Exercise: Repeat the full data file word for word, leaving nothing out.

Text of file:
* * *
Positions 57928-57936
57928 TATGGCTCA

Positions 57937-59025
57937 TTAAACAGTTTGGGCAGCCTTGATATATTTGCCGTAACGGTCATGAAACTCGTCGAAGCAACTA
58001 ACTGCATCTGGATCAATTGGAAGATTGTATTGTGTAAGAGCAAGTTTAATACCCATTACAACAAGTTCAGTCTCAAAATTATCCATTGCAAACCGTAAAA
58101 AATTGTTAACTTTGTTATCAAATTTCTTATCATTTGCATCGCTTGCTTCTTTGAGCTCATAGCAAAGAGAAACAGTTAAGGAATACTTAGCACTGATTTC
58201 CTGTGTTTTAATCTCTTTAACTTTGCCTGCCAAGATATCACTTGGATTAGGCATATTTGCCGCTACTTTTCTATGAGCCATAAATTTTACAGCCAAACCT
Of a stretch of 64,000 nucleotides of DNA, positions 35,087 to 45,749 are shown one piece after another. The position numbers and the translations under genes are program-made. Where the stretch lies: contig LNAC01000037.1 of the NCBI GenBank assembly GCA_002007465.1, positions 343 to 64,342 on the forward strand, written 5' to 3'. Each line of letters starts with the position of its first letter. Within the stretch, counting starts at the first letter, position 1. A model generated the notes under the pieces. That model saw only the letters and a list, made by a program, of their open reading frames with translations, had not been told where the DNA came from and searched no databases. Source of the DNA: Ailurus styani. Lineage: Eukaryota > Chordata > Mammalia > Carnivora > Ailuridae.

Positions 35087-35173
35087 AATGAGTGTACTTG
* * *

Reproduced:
Positions 57928-57936
57928 TATGGCTCA

Positions 57937-59025
57937 TTAAACAGTTTGGGCAGCCTTGATATATTTGCCGTAACGGTCATGAAACTCGTCGAAGCAACTA
58001 ACTGCATCTGGATCAATTGGAAGATTGTATTGTGTAAGAGCAAGTTTAATACCCATTACAACAAGTTCAGTCTCAAAATTATCCATTGCAAACCGTAAAA
58101 AATTGTTAACTTTGTTATCAAATTTCTTATCATTTGCATCGCTTGCTTCTTTGAGCTCATAGCAAAGAGAAACAGTTAAGGAATACTTAGCACTGATTTC
58201 CTGTGTTTTAATCTCTTTAACTTTGCCTGCCAAGATATCACTTGGATTAGGCATATTTGCCGCTACTTTTCTATGAGCCATAAATTTTACAGCCAAACCT
Of a stretch of 64,000 nucleotides of DNA, positions 35,087 to 45,749 are shown one piece after another. The position numbers and the translations under genes are program-made. Where the stretch lies: contig LNAC01000037.1 of the NCBI GenBank assembly GCA_002007465.1, positions 343 to 64,342 on the forward strand, written 5' to 3'. Each line of letters starts with the position of its first letter. Within the stretch, counting starts at the first letter, position 1. A model generated the notes under the pieces. That model saw only the letters and a list, made by a program, of their open reading frames with translations, had not been told where the DNA came from and searched no databases. Source of the DNA: Ailurus styani. Lineage: Eukaryota > Chordata > Mammalia > Carnivora > Ailuridae.

Positions 35087-35173
35087 AATGAGTGTACTTG